Oh good, a new Eddie Redmayne movie! …said, nobody. Ever.

Describing convoluted modern genre movies as being similar to bad fan-fiction has become a common criticism even I’m getting pretty sick of. But where it fits it fits, and Fantastic Beasts and Where To Find Them is far and away the closest thing to the grotesque incestuous fuckpile that defines the deeper recesses of modern “fanfic” culture ever to grace a movie screen: It’s a Doctor Who meets Pokemon mash-up rewritten into a tangential Harry Potter prequel. How did we get so lucky?

It’s become pretty clear that the lasting effects of the Marvel Cinematic Universe experiment paying off huge is going to be with us for a long, long time: Shared continuity is the name of the game for big franchise movies with prequels, sequels, spinoffs and side stories now all grist for the Blockbuster mill; and no level of “deep lore” bullshit is too obscure to throw up onscreen and see if it sticks.

Case in point: Here we’ve got a Harry Potter prequel that deigns to offer up the riveting backstory of… the guy who wrote one of Hogwarts’ zoological textbooks. Yeah.

And they’re already planning four more of these! I assume if they ever decide to tell us where that talking hat came from it’ll be a 15-episode Netflix series. Anyway, the premise here is that Eddie Redmayne’s Newt Scamander is a wizard animal-lover who’s been traveling the world collecting and studying magical critters so he can write a book convincing other Wizards to not be afraid of them. Why are they afraid? What brought him to this vocation? I couldn’t tell you – and the movie doesn’t care to elaborate. Yeah, I’m sure it’s all laid out piecemeal in the appendices of this or that book or on the Pottermore site; but I review movies folks, not whatever J.K. Rowling jots down on a goddamn cocktail napkin every time her house needs a new addition.

I was only half joking about Scamander basically being Doctor Who: Pokemon Trainer, incidentally – he’s such a direct knockoff of The Internet’s favorite Timelord that it’s practically plagiarism: A tweedy, fumbling British eye roll-generator whose personality is wall-to-wall quirky affectation, flits in and out of trouble on his own vague agenda, picks up and discards goofy sidekicks including a lovable wide-eyed oaf and a pair of quirky “adorkable” ladyfriends and does his business by way of a seemingly modest base of operations that’s a lot bigger on the inside.

Plotwise, Scamander shows up in 1926 New York City for reasons he keeps secret without a clear rationale as to why and through one of the most hackneyed plot devices in the screenwriter’s arsenal (identical suitcase mix-up – no, really) winds up having to recapture a bunch of the creatures who escape from his collection; a development that seemingly exists solely to pad out the runtime by turning the first two acts into a lazy Jumanji ripoff and to make sure our stammering, mincing fop of a hero can cuddle a floofy animal often enough to complete the Frankenstein’s Monster of Tumblr-bait that is Redmayne’s characterization.

It’s certainly not there because the narrative demands it: In case you were wondering where all the promised “Potterverse” worldbuilding would be in this glorified bug hunt, the remainder of the film is built around a subplot with Katherine Waterston as a disgraced female Wizard Cop trying to suss out the connections between an anti-Witchcraft hate group, a mysterious dark force terrorizing the city and a proto-Voldemort supervillain whose gone missing from Europe. Is there a big important bad guy hiding somewhere in the tertiary cast? Gee, I dunno, have you not seen a Harry Potter movie before? (Yes, that cameo you heard about is, in fact, real, and it’s exactly the groaner it sounds like.)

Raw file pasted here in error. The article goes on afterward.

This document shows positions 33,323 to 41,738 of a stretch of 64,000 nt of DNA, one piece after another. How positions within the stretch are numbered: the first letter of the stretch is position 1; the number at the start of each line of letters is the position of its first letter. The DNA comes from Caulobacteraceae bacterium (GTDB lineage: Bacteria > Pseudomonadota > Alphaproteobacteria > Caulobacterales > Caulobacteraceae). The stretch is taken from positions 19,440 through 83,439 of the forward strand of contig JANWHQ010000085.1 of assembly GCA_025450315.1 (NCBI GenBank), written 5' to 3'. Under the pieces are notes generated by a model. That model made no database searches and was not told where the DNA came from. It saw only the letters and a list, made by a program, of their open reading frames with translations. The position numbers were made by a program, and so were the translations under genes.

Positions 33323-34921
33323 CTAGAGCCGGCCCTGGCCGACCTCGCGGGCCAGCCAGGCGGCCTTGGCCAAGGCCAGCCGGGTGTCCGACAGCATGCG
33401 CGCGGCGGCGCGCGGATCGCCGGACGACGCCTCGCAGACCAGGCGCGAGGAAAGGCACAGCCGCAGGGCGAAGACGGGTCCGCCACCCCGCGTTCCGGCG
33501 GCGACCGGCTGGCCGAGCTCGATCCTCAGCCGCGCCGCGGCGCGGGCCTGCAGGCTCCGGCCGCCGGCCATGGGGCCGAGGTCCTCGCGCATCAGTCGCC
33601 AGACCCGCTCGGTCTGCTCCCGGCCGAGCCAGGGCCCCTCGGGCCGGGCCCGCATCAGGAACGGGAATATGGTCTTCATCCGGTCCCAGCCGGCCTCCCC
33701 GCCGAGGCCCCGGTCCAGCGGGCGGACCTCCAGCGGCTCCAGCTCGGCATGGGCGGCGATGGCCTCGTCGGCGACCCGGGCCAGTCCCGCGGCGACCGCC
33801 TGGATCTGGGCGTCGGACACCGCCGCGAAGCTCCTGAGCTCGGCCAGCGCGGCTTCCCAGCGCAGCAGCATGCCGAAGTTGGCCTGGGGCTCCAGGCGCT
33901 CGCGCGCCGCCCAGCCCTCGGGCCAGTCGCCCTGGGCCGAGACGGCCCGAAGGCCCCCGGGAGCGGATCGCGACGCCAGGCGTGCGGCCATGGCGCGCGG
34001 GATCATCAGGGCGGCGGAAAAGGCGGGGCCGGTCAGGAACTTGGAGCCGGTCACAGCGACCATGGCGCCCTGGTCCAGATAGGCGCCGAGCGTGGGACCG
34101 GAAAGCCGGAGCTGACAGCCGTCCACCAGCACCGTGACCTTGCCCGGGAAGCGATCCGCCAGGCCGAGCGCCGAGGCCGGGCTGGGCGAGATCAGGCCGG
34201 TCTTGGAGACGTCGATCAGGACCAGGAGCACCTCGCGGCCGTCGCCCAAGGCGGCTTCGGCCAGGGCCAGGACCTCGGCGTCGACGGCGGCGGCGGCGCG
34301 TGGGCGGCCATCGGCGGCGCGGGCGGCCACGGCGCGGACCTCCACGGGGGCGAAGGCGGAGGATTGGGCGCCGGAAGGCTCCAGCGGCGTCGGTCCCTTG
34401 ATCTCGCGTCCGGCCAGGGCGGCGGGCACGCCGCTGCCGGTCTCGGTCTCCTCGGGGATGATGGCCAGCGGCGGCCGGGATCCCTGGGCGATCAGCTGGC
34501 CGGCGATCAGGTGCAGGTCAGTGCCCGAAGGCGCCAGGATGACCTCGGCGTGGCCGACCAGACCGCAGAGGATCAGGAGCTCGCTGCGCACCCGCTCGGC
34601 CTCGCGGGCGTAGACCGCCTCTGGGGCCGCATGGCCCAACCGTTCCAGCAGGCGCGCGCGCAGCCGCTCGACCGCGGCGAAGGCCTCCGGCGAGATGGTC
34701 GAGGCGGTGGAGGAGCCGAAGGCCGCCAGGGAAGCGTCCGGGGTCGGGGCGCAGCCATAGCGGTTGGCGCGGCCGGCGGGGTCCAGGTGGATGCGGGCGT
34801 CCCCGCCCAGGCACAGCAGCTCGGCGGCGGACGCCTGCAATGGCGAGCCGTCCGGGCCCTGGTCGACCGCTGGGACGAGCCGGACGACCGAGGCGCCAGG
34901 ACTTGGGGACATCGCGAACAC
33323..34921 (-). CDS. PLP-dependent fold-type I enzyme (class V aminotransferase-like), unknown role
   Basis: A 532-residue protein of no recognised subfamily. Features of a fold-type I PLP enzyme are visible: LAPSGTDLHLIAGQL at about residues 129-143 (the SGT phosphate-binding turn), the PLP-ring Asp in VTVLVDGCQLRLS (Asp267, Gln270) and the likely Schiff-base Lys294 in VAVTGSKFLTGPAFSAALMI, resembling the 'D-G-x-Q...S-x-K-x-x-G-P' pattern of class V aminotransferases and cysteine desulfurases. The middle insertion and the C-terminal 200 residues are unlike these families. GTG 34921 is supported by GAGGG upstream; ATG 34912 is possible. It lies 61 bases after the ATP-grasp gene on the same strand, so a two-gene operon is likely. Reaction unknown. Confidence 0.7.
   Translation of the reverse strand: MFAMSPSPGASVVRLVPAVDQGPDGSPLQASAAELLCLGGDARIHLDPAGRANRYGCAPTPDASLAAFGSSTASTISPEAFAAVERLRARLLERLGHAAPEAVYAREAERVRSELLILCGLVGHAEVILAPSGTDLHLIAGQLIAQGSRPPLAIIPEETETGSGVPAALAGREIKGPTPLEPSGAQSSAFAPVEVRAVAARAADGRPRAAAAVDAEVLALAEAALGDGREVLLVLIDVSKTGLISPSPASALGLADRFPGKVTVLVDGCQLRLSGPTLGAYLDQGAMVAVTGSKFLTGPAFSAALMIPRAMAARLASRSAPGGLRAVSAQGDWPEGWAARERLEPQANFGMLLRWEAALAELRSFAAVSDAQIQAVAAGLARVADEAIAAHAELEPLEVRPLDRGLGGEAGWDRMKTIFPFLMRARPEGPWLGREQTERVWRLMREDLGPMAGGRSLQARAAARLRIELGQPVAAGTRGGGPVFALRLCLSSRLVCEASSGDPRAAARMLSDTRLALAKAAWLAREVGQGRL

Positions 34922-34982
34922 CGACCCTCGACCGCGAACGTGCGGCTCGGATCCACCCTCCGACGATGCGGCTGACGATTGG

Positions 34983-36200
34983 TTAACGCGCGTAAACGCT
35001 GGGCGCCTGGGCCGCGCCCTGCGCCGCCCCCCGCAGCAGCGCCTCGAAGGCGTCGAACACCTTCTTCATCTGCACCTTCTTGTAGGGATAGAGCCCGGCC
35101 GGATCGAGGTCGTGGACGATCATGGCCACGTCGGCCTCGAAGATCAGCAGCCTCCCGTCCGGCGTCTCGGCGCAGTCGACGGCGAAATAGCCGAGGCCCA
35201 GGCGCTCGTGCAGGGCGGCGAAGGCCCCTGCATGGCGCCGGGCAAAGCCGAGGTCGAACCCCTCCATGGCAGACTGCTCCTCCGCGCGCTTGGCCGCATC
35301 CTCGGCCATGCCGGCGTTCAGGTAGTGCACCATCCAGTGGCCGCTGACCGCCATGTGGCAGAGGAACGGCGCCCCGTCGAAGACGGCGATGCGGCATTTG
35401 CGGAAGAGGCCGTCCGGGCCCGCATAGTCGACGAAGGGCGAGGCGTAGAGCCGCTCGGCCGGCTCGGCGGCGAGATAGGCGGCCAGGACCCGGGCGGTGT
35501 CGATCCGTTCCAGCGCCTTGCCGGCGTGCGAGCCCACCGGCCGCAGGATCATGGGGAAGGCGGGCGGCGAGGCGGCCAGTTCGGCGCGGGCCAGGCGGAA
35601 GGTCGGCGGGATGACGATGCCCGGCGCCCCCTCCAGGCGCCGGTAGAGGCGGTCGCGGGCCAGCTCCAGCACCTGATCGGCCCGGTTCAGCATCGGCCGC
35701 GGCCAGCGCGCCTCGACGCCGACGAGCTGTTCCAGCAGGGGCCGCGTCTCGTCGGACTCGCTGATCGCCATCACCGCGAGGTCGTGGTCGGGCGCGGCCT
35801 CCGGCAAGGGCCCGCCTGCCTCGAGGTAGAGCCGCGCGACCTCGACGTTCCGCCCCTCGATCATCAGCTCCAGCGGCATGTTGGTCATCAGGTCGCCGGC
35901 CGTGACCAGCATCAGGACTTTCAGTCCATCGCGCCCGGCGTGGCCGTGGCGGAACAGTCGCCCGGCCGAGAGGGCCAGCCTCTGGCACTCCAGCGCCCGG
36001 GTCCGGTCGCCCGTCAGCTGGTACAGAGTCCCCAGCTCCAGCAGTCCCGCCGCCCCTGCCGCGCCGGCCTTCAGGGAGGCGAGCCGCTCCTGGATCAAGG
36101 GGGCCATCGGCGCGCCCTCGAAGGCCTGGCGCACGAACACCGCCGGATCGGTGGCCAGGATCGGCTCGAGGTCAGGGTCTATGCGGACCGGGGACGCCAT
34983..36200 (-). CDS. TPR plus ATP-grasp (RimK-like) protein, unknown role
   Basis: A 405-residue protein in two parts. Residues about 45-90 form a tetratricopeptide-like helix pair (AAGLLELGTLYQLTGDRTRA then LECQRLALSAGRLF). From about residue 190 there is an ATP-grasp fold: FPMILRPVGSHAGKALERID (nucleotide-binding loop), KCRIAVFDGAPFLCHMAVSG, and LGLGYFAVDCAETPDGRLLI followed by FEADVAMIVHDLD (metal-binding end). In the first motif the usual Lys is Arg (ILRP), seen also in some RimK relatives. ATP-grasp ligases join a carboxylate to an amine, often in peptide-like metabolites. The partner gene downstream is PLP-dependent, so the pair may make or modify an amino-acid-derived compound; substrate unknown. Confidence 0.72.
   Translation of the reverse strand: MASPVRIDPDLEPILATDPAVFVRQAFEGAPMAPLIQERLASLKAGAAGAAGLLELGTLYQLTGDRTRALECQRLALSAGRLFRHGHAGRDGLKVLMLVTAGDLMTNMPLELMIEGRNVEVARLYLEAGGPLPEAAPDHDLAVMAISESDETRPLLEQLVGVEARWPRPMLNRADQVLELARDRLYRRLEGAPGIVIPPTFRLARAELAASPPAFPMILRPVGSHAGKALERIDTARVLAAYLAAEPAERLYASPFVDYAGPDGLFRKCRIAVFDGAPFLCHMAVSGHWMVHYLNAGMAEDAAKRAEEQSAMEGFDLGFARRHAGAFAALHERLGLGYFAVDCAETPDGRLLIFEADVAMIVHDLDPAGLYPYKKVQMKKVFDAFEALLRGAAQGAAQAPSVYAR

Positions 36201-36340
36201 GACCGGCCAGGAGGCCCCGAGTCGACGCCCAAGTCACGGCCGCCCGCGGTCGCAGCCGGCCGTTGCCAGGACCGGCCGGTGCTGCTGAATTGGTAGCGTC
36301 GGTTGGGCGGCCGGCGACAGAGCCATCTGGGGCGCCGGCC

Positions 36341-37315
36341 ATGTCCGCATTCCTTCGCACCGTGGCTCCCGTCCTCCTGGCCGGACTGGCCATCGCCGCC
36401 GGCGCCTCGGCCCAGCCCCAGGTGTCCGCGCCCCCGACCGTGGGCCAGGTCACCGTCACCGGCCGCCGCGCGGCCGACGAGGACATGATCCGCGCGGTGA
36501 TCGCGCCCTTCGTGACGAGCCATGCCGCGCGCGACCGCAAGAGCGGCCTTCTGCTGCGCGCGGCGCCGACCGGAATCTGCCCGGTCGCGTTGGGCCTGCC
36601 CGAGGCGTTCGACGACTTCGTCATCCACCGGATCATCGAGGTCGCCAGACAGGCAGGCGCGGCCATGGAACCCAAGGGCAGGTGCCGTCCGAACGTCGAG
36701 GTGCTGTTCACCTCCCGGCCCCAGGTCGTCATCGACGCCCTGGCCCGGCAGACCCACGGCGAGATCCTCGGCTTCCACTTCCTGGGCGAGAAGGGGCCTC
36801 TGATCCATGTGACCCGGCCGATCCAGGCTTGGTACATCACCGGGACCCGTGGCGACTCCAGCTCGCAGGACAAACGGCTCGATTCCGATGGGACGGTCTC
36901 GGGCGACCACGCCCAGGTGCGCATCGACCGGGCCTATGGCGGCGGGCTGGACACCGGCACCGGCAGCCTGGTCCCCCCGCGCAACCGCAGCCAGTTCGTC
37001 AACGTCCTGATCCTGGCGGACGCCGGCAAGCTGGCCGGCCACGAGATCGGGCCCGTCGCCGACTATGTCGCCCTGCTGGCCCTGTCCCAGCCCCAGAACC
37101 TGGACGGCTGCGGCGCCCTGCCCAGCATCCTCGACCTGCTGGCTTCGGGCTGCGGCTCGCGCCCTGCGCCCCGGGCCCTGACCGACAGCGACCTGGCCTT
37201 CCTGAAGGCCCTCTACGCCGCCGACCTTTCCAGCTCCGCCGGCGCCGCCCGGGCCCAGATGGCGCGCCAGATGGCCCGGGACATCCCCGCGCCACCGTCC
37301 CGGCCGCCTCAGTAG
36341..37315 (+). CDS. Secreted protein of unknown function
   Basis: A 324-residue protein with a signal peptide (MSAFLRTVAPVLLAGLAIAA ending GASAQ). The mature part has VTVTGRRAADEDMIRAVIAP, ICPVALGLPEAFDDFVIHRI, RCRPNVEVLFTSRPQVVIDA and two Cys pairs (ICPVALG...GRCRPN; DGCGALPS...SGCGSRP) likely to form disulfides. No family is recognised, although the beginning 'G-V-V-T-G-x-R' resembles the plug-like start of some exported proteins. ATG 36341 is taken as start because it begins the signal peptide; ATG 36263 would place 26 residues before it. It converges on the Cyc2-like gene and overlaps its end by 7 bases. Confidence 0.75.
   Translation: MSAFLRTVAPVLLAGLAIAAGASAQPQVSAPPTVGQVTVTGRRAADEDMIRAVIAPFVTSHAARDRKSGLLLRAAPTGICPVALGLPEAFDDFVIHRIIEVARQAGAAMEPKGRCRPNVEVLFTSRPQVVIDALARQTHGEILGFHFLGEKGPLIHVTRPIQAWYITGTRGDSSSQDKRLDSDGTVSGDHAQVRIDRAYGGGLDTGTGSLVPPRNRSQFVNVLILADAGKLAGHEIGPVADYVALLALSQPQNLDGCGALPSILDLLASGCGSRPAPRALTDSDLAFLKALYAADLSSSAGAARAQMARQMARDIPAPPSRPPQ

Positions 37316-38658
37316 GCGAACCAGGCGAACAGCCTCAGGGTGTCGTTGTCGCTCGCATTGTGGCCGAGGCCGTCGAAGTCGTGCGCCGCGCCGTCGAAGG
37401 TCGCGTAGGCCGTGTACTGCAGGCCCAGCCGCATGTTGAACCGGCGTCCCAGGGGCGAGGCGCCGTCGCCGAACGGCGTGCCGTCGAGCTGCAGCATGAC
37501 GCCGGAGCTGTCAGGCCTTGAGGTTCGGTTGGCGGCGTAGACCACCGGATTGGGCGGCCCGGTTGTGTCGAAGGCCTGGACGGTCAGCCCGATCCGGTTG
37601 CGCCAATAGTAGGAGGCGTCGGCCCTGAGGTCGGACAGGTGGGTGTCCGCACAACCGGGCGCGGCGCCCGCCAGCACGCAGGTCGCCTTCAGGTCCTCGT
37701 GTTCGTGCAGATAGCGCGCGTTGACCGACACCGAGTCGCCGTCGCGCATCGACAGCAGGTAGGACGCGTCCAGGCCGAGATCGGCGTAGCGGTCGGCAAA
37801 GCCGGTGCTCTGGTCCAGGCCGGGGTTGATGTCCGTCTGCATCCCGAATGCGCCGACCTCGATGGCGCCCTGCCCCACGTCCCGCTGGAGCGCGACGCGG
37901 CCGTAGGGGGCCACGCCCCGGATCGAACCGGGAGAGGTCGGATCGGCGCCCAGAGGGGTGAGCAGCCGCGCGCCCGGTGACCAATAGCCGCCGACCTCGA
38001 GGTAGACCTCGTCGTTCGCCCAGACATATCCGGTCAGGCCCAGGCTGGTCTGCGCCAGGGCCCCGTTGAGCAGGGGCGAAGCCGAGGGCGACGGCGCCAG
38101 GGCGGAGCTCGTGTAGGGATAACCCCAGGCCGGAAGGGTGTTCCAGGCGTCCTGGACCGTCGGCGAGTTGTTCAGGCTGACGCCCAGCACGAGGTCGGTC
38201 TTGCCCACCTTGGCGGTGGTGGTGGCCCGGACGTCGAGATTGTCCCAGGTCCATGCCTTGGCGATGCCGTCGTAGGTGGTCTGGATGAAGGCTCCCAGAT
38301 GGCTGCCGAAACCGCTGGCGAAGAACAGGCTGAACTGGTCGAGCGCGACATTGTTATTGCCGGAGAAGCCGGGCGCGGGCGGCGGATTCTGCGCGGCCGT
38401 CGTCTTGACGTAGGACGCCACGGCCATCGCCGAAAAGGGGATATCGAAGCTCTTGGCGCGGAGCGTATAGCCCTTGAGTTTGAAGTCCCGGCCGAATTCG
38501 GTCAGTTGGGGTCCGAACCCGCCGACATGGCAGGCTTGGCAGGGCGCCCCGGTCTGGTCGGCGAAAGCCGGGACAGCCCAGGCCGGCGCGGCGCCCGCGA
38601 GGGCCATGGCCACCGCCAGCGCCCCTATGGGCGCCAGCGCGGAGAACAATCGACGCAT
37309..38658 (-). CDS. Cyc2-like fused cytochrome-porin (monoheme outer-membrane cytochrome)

But this secondary storyline (which, as tends to be the case even in the good Harry Potter movies, blunders ahead and decides it was supposed to be the main story after all at the last possible minute) is actually interesting! It feels genuinely fresh after eight fucking Hogwarts movies, Waterston’s Tina Goldstein is instantly one of the most interesting characters in the whole franchise, Alison Sudol as her psychic sister Queenie is a constant delight and she has fascinating chemistry with the ever-underappreciated Dan Fogler as Scamander’s unwitting Muggle sidekick.

And any time the movie is about these three characters? You could easily fool yourself into having a good time – they’re that appealing. Sure, you’d still have the problem that the on-the-nose Prohibition-era setting and underground jazz-scene aesthetic ends up (inevitably) as a vehicle for making a movie “about” persecuted minorities while still having an almost-entirely white cast… but seriously, the “sidekicks” are so much more intriguing and their storyline so much more theoretically compelling it’s fucking baffling that they aren’t the main feature: I mean, holy shit – you’ve got a promising star like Waterston playing “Hermoine but also Agent Carter” right there in the lineup, and you decide to build the whole movie around the screamy guy from Jupiter Ascending?

But yeah, they more or less did exactly that. So what we’re left with is a pretty dull, dreary, uninspired, overall surprisingly shitty movie with (sort of) the idea of a good movie hiding in the middle of it and hoping that finishing strong with a surprisingly grim final battle sequence will make up for the rest of it basically, well… sucking. I get wanting any excuse to dive back into the Harry Potter universe, and maybe for the most profoundly devoted fan the familiar musical cues, creatures and general sundry “wizard stuff” plus the handful of good characters (in search of a better film) will be enough to get you through it – but for me it was a fucking slog.

Sorry, folks – it’s just a bad movie.




电子邮件地址不会被公开。 必填项已用*标注